I have spent more than five years as a student of immigration law as a paralegal and a student of theology and ethics in my calling as a minister of the gospel.
I have met hundreds of immigrants and short-term workers in my job, ... and a very small fraction of whom are criminals or do not pay taxes, Grammer writes.
Both have made me keenly aware that in our culture of divisive politics, we are missing the mark on being both Christians and citizens when it comes to the issue of immigration.
In my work with the former head of the U.S. Citizenship and Immigration Services (and a good private attorney and Christian man), I have learned that we are dealing with a very real human rights issue and an extremely complex legal issue.
We have a civic duty to do our homework and a Christian duty to love and be in solidarity with immigrants.
The recently proposed bipartisan framework for immigration reform issued in late January gave us a basic blueprint of a possible new immigration law:
● Creating a pathway to U.S. citizenship for the 11-million undocumented immigrants currently living in the United States, contingent upon a vague call for increased border security
● Reforming the legal immigration system and attracting the "best and the brightest"
● Strong employment verifications
● Admitting new workers and protecting workers' rights
Both sides must understand that none of this change will come easily – or cheaply. Reform will cost millions (maybe billions) of dollars, and require at least the following:
● Hundreds of new government jobs to clean up the current backlog (getting status through family ties can take upward of 20 years for some immigrants)
● Implementing complex computer systems for verification (the current systems are often flawed and often only hurt those with typos in their information)
● Dealing with the security of our people while providing options for those who do not break any laws other than civil immigration laws
How much and what kind of security is yet to be determined in the basic blueprint. Though both sides agree that security is important, they disagree as to how important it is in the overall reform.
Opening opportunities for residence and citizenship also relaxes the need for "more border agents" or fences.
Increased security may instead look more like increased computer verification software, background checks and the same amount of physical border agents.
A new law like this would force our country to embrace those we have so long ignored, and it will come at an initial monetary cost to us.
Though as many note, the costs should be outweighed over time through immigrant contributions to our economy.
I agree with Robert Parham in his recent article that the ethos must also change about immigrants.
I have met hundreds of immigrants and short-term workers in my job, all of whom have a specific story, and a very small fraction of whom are criminals or do not pay taxes.
Yes, some use false Social Security numbers (to get a job and to pay their taxes on that job).
Yes, some snuck into this country, violating the civil immigration law that currently governs our borders (a law that is outdated and keeps people inside the border waiting instead of leaving room for fluid, seasonal immigration for work).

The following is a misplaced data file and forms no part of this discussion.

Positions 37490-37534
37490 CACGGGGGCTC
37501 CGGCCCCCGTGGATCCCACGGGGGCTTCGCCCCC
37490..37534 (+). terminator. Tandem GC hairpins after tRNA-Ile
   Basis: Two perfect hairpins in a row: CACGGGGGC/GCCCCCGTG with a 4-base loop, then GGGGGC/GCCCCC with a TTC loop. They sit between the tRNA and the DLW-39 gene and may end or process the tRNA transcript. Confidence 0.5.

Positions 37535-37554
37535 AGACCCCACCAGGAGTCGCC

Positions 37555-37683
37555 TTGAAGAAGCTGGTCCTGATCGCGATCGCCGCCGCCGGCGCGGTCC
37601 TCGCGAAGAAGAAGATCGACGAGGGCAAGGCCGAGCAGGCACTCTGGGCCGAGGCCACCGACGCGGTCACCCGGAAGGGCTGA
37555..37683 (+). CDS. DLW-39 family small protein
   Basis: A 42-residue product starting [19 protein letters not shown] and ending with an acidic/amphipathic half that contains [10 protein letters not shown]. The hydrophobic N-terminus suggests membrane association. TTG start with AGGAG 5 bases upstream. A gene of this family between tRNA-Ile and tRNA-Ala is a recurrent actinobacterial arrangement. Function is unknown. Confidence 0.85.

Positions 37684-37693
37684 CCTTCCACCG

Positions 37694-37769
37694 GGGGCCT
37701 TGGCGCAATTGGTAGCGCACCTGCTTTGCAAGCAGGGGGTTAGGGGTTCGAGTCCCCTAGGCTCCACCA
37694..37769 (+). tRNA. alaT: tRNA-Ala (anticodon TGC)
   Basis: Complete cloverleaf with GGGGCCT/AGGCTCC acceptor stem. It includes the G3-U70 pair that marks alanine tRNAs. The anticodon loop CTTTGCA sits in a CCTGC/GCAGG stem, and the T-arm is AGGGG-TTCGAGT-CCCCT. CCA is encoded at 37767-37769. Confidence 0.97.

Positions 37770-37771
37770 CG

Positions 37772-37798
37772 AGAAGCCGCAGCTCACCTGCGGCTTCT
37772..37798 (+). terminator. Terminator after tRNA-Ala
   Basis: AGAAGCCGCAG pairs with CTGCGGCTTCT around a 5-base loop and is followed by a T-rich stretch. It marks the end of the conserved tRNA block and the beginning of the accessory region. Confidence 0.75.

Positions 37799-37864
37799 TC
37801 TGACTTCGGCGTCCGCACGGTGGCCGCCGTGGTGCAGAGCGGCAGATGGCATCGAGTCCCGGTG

Yes, some overstayed their legal visas and need to regularize their status now through family or work sponsorship – though the numbers for such sponsorship are capped and often too low to accommodate the demand.
Nevertheless, the majority of these are good people, seeking work and contributing to our society – with no legal recourse to remain here. For them, this is always an urgent need, and for those who work with them daily, we issue a similar cry for justice.
As Christians, we have a duty to examine the stories of immigrants, to befriend someone who is not like us, and to strive to understand the complexities that will inevitably come with legal change.
We must recognize that our faith of hospitality calls us to be above the rhetoric of some on Capitol Hill.
For example, some lawmakers have recently called the immigration reform proposal described above "toxic" and "extreme". What is so extreme about immigration options for our neighbors already living among us?
Imitating Christ starts with our hearts.
Do we love the outcast and stranger in our midst? Can we accept them with open arms as Christ did? Can we give them options to live among us, to stay united with their families?
Or will we isolate ourselves from anyone unlike us? Will we avoid reform in the name of money or power or the color of our skin?
I have spent years exploring the immigration debate through a social, political, ecclesial and biblical lens. I have searched diligently for the "right" answers to immigration reform.
I do not pretend to fully grasp the enormity of that kind of legal change. What I do understand, as do many of our faith leaders (and increasingly our lawmakers on both sides of the political aisle), is that immigrants are with us.
They are the strangers to whom we are called to be hospitable, the imago dei we are called to love, and they are the people at the center of a battle for recognition who need our solidarity right now.
Libby Mae Grammer is a graduate of McAfee School of Theology, where she wrote a thesis titled The Baptist Response to Undocumented Immigration and is currently an immigration paralegal in Chattanooga, Tenn. She blogs at LibbyGrammer.com.